While the GTX 1070 is the card we'd recommend to most—but not all—PC gamers, there are many viable alternatives. Maybe you don't care for Nvidia and their overwhelming market share, or maybe you've got cash to burn and need a card that can run games at 4K resolution. Perhaps you're trying to build a dirt-cheap gaming PC and you need a graphics card for less than $150 / £150. Our graphics card guide includes options covering the entire market, from ultra-budget to mainstream to high-end gaming PCs.
Testing graphics cards
Our graphics card recommendations are based on our own benchmarks and testing, as well as research into the reviews and testing done by other sites. Along with Maximum PC, we have benchmark data for a range of Nvidia and AMD graphics cards, including the GTX 1000/900 series and AMD RX 400/R9 300 and R9 Fury/Nano cards. We've previously looked at earlier cards like the R9 200 and GTX 700, though we've stopped testing those with newer releases. Basically, subtract about 10 points from the model number for each generation, so GTX 770 is roughly equal to a GTX 960, or the still older GTX 680. (No, that's not a perfect estimate, but it's at least relatively close; some models do better than others.)
What makes the best graphics card? For PC gamers, it's a balance of price and performance. The graphics card must be able to run demanding games at high framerates and settings, with 1920x1080 being the most common resolution. However, we also test at 2560x1440 and 4K, which are becoming increasingly popular choices, particularly at the high-end. The best graphics card shouldn't cost more than other cards with comparable performance, and the card should be fast enough to still perform respectably two years later, even if it can't run everything at max settings.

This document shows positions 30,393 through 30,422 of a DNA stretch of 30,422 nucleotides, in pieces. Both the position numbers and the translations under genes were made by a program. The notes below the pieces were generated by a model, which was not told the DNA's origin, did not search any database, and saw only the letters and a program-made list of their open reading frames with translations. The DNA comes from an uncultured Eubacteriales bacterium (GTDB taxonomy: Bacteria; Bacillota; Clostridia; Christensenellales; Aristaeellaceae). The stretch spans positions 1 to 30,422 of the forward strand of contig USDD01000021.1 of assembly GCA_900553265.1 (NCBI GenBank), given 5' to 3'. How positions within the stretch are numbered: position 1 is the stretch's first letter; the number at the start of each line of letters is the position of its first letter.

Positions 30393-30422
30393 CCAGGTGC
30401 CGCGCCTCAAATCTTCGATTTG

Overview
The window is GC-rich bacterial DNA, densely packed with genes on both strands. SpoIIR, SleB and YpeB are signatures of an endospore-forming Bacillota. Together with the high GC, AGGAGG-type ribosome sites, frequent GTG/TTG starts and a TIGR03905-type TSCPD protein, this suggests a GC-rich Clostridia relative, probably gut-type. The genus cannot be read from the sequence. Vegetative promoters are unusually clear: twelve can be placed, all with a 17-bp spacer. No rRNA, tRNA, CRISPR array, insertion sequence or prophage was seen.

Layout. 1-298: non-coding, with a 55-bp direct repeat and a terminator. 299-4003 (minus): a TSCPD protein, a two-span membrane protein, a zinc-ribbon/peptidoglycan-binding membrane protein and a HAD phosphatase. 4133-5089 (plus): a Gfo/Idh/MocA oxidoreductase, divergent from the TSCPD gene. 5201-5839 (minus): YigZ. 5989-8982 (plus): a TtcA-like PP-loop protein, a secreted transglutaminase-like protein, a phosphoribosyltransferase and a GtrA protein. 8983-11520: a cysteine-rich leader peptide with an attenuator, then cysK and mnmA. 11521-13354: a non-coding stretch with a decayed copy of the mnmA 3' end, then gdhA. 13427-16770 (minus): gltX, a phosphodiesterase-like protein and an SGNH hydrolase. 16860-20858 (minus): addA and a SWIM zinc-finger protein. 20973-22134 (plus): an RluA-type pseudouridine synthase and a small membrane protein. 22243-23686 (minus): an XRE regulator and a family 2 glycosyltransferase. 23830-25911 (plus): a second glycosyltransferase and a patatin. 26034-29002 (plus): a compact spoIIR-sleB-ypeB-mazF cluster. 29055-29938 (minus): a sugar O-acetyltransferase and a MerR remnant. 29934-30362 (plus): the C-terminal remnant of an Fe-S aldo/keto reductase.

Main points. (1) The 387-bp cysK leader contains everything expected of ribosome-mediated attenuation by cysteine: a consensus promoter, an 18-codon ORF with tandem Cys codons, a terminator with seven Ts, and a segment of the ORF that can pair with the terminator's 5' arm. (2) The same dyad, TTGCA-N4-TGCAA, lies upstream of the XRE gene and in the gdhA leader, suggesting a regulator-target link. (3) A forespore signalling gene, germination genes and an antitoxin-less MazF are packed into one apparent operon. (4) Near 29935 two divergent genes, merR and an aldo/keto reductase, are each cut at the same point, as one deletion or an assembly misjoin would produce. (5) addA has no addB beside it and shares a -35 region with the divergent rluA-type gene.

Graphics performance isn't the only consideration. The quality of game drivers and other features supported by the card are important. The card's noise level, power draw, and temperature matter, too. Thankfully, nearly all of the cards run fairly quiet, even under load, and temperatures are within the acceptable range as well—though Nvidia still has an advantage when it comes to power.
From a high level, we tested each card on a high-end PC (4.2GHz overclocked i7-5930K), at 1080p medium, 1080p ultra, 1440p ultra, and 4K with ultra/high settings (depending on the game). We include results from fifteen games, mostly newer releases, using the 'best' API for each GPU on each game. That means low-level APIs are mostly used for AMD cards, while DX12/Vulkan are only used in certain games for Nvidia cards.
Here's how the cards stack up in terms of average and minimum frame rates across these games. You can see individual game charts including most of these GPUs in our recent GTX 1050 Ti review.